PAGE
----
Plutarch has a “Roman Question” on the naming days of boys vs. girls. He says that before they shed their umbilical cords babies are like plants. For people interested in the debate over when life begins, this might be food for thought. Plutarch also discusses the numerical significance of women vs men and women’s affinity for even numbers. Girls are named on the day representing the cube of the perfect dyad, 2, and given that same number of names. Boys are named on the day representing the square of the perfect triad, 3, and given that same number of names.
Here’s the passage from Plutarch on the question of why boys are named after 9 days but girls after 8, courtesy of Lacus Curtius:
102 Why do they name boys when they are nine days old, cbut girls when they are eight days old?
Does the precedence of the girls have Nature as its cause? It is a fact that the female grows up, and attains maturity and perfection before the male. As for the days, they take those that follow the seventh; for the seventh is dangerous for newly-born children in various ways and in the matter of the umbilical cord; for in most cases this comes away on the seventh day; but until it comes off, the child is more like a plant than an animal.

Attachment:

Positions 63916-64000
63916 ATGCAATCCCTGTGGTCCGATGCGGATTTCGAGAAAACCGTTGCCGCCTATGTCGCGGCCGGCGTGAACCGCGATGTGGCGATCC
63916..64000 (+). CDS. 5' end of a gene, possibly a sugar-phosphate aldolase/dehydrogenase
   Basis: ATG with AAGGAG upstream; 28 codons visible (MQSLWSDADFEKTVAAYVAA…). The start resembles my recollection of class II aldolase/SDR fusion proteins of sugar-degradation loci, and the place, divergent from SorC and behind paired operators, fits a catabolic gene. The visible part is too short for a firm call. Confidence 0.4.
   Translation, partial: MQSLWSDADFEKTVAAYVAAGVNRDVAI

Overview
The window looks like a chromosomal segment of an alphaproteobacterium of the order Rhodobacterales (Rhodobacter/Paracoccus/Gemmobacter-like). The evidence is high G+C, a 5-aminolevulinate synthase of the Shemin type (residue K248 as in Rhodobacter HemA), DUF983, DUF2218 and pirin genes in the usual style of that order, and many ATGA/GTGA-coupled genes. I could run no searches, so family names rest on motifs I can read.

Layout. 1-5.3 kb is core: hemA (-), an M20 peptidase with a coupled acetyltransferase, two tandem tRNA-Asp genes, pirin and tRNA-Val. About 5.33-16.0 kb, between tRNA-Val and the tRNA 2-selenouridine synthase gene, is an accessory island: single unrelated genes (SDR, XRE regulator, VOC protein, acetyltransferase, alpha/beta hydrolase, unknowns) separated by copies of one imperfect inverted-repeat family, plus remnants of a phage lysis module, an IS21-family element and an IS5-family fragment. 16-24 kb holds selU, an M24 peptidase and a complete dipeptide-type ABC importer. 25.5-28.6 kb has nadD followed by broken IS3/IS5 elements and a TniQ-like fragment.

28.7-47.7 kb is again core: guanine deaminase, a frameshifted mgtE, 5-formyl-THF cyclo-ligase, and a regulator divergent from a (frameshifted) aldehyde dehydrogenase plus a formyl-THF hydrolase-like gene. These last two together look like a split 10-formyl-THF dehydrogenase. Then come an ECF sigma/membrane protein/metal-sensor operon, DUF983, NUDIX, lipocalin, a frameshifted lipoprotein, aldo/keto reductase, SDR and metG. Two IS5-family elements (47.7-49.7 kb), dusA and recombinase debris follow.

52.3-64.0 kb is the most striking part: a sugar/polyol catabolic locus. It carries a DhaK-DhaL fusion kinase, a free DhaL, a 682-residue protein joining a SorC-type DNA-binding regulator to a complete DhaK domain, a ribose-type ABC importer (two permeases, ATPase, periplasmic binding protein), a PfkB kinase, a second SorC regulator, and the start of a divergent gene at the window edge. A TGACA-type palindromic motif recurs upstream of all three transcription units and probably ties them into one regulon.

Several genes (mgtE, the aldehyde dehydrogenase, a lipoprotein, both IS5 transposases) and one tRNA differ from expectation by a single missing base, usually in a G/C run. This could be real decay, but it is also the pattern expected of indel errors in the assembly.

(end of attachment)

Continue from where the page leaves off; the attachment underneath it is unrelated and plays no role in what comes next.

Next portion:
Or did they, like the adherents of Pythagoras, regard the even number as female and the odd number as male? For the odd number is generative, and, when it is added to the even number, it prevails over it. And also, when they are divided into units, the even number, like the female, yields a vacant space between, while of the odd number an integral part always remains. Wherefore they think that the odd is suitable for the male, and the even for the female.
Or is it that of all numbers nine is the first square from the odd and perfect triad, while eight is the first cube from the even dyad? Now a man should be four-square, eminent, and perfect; but a woman, like a cube, eshould be stable, domestic, and difficult to remove from her place. And this should be added, that eight is the cube of two and nine the square of three; women have two names, men have three.